For each project, Cheung uses pedestrian modeling analysis to assess the provision of vertical transport facilities, ticket gates, platform, concourse areas and other key circulation routes for multiple stations, verifying the design provides an adequate level of service for customers.

After graduating from Oxford University and Imperial College London, Cheung worked on many rail planning and design projects for Transport for London, then further developed her skills on projects for numerous other transportation hubs, including the John F. Kennedy International Airport, London St. Pancras International Railway Station, London King's Cross Railway Station, Toronto Union Station, New York’s Pennsylvania Station, Kai Tak Cruise Terminal Building in Hong Kong and others.

In addition to her expertise in modeling, Cheung has taken project management roles for several large transit planning studies for L.A. Metro. She served as the deputy project manager for Environmental Assessment and Technical Studies for the Metrolink Antelope Valley Line (AVL), Conceptual Design/Planning to support the Metrolink San Bernardino Line/Metro Gold Line Task Force and she is the planning lead for the Vermont Transit Corridor South Bay Extension Feasibility Study.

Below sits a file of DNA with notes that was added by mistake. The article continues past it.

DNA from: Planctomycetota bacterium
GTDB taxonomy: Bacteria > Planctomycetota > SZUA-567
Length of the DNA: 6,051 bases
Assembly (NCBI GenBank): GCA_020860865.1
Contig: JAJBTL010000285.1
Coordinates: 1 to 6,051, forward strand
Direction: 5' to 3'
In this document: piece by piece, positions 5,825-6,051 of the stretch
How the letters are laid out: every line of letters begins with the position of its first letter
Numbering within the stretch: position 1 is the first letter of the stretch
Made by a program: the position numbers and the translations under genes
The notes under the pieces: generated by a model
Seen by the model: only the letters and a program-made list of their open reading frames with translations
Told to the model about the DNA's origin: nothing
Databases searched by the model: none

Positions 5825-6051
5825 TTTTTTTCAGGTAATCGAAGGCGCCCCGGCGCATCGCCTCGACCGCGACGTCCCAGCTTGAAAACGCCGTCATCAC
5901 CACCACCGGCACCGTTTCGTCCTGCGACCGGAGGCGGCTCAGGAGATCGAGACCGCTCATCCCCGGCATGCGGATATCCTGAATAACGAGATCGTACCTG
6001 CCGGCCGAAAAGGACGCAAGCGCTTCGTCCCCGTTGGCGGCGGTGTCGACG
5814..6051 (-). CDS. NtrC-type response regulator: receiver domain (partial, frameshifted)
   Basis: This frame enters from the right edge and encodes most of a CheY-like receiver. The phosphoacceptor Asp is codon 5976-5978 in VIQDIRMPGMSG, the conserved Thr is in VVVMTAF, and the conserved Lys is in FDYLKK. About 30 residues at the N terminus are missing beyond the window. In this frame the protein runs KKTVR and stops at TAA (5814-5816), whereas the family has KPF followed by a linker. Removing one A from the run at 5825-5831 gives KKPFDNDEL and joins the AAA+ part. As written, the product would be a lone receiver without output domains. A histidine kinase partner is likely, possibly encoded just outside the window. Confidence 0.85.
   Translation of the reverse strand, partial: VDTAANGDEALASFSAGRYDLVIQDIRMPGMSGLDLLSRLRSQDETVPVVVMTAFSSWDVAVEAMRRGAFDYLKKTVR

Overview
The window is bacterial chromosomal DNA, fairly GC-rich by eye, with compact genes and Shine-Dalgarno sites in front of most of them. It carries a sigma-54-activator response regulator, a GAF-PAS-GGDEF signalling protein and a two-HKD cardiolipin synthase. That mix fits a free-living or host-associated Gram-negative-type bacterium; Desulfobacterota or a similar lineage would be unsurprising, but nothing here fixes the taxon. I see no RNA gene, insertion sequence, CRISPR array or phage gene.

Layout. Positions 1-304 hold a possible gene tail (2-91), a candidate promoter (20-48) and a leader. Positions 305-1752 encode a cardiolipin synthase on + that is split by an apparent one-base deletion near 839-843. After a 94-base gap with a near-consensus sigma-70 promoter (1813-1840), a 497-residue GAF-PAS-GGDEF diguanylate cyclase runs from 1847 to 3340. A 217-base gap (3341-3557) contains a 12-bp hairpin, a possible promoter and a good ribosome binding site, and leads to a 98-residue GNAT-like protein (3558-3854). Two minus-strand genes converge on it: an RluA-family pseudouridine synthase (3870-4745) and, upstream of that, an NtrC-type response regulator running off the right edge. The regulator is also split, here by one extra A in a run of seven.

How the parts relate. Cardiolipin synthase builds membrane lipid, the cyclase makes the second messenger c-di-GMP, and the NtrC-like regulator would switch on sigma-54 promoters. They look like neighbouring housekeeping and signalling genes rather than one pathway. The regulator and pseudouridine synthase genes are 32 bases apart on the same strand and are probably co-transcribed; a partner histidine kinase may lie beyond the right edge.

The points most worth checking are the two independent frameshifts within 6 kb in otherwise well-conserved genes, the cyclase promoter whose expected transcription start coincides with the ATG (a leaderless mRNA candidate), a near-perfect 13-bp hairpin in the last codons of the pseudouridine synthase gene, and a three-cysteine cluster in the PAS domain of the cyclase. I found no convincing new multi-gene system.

During her career, Cheung was curious about why a pedestrian might choose one side of the road and when they would choose to cross the road. She researched, “Public Life Tool,” developed by Danish architect Jan Gehl, and applied that tool to a train station design project. She has also expanded her pedestrian modeling expertise from normal operations to special event scenario planning in transit station design.